Political Advertising on Social Platforms

Political advertising has become a controversial topic on social platforms such as Facebook, Google, and Twitter. These platforms have different and often shifting rules for the types of political content they allow. For example, Twitter initially banned political ads in 2019 but later rolled back that rule. Currently, the larger social platforms mostly allow political ads, but with certain restrictions in place.

According to Patrick Burton, VP and director of strategy and acquisition at MissionWired, a direct marketing agency that works with progressive nonprofits and political campaigns, the larger social platforms have implemented restrictions to ensure that political ads meet specific guidelines. MissionWired’s clients include well-known organizations such as Make-A-Wish, Save the Children, and political figures like Sen. Raphael Warnock.

When it comes to placing political ads on Google and YouTube, political advertisers face certain limitations. Unlike most Google advertisers who can upload and target their own file of donors, political advertisers cannot take advantage of this feature. On the other hand, Meta (formerly Facebook) offers more than 20 different ad placement options, but only a few of them are available for political and social issue advertisers. Ad placements such as Messenger, WhatsApp, Right Hand Column, Marketplace, Search, Facebook Stories, and Suggested Videos are off-limits to political and social issue advertisers, as mentioned in Meta’s guidelines.

Challenges for Political Advertisers

Political advertisers face additional challenges when it comes to their creative content. For instance, ads from a gun violence prevention organization advocating for gun control legislation may be considered political content. This poses problems on platforms that ban or limit gun ads.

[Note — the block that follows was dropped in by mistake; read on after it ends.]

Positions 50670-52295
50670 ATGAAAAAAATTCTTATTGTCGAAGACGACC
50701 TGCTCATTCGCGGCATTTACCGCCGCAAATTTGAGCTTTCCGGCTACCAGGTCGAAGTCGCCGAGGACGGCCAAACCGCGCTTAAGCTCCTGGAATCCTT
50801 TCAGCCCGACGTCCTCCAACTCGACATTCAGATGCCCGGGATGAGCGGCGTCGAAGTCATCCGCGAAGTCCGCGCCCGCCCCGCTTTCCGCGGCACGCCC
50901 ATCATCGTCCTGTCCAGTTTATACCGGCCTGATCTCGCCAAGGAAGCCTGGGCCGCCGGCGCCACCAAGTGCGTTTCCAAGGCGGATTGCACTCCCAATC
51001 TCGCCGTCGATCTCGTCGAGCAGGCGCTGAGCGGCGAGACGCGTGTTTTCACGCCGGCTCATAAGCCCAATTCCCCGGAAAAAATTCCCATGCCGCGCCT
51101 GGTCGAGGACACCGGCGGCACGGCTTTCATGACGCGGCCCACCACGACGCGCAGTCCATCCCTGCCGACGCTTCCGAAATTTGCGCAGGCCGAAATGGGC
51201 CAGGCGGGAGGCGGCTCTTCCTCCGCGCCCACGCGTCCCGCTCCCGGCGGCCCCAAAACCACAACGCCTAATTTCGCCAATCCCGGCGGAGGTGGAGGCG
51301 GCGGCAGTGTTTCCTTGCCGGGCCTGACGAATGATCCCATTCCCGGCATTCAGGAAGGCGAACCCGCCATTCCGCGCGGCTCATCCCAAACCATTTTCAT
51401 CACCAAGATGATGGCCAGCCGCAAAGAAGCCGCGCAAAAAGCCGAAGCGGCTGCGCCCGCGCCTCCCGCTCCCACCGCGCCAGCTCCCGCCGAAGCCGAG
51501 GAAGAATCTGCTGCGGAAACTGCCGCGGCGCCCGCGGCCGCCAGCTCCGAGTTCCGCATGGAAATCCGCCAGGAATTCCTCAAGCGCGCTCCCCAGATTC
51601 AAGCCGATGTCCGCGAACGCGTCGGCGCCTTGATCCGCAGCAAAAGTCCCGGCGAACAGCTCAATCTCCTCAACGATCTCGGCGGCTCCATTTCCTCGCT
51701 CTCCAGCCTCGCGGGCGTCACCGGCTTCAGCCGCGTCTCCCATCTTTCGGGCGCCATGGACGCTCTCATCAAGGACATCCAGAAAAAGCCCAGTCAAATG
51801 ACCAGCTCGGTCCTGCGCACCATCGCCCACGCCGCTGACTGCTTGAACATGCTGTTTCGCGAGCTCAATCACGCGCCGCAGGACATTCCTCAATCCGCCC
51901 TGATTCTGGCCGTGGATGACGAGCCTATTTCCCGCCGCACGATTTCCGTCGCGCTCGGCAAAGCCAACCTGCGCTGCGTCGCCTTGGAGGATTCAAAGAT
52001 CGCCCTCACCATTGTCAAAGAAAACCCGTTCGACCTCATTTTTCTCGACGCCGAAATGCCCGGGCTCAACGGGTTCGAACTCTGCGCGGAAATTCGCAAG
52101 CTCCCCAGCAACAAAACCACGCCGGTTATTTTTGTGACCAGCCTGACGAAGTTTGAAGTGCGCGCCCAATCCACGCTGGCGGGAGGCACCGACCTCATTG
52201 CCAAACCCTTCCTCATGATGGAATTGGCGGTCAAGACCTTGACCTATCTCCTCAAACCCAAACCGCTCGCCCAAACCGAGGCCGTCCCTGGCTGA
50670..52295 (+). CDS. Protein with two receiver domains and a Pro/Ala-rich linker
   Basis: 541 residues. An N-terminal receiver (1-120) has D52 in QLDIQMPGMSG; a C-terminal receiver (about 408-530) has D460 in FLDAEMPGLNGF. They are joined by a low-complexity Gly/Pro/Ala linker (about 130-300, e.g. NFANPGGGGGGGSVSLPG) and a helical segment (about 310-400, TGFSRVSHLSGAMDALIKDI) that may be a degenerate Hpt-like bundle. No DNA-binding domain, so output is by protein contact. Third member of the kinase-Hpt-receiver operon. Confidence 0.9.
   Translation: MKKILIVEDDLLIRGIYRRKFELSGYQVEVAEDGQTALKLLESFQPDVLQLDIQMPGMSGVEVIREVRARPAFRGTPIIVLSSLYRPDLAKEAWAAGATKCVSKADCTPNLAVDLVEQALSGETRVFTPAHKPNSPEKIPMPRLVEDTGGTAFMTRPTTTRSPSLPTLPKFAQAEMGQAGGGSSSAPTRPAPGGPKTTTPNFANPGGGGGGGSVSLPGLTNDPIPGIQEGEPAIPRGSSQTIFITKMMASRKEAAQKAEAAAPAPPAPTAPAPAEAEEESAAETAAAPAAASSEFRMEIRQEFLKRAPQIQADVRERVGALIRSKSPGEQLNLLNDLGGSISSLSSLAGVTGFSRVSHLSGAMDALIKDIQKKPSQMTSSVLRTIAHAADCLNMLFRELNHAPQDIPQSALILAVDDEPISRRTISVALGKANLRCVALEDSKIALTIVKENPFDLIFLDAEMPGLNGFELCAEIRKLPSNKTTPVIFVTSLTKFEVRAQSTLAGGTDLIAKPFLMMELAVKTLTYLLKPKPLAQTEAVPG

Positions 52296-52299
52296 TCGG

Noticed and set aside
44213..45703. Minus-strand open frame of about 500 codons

Despite these challenges, MissionWired has good relationships with the ad platforms it serves on, according to Patrick Burton. The agency can work with the platforms to ensure that the intent of their creatives is understood. If an automated review process flags an ad, MissionWired can request a manual review by a person to resolve any issues.

The Impact of Apple’s Privacy Changes

While navigating political advertising on social platforms is one challenge, MissionWired has recently faced another significant obstacle. Apple’s privacy changes in 2021, particularly on iOS devices, have made it more difficult for ad buyers to target users and track conversions.

Prior to Apple’s release of the AppTrackingTransparency framework, Facebook was a dominant platform for nonprofit advertisers like MissionWired. However, the privacy changes have forced the agency to adapt its approach. Now, MissionWired is exploring other strategies, including investing more in programmatic display and connected TV (CTV) ads. They are also experimenting with in-app mobile games that gamify the process of donating to a nonprofit.

Additionally, Apple’s updates have prompted MissionWired to increase its segmentation efforts on Facebook. Due to signal loss caused by the privacy changes, the available segments are now less specific. As a result, the agency must purchase ad placements against a higher number of segments on Facebook to reach the same audiences it had reached in the past.


Political advertisers on social platforms face various challenges, including navigating ever-changing platform rules and adapting to privacy changes. Despite these hurdles, MissionWired and other agencies like it continue to find ways to deliver effective political advertising campaigns for their clients. By working closely with ad platforms, requesting manual reviews when necessary, and exploring new approaches, these advertisers can strive to meet their objectives in an ever-evolving digital landscape.


  1. https://www.adexchanger.com/social-media/twitter-to-ban-political-advertising/
  2. https://www.facebook.com/business/help/167836590566506?id=288762101909005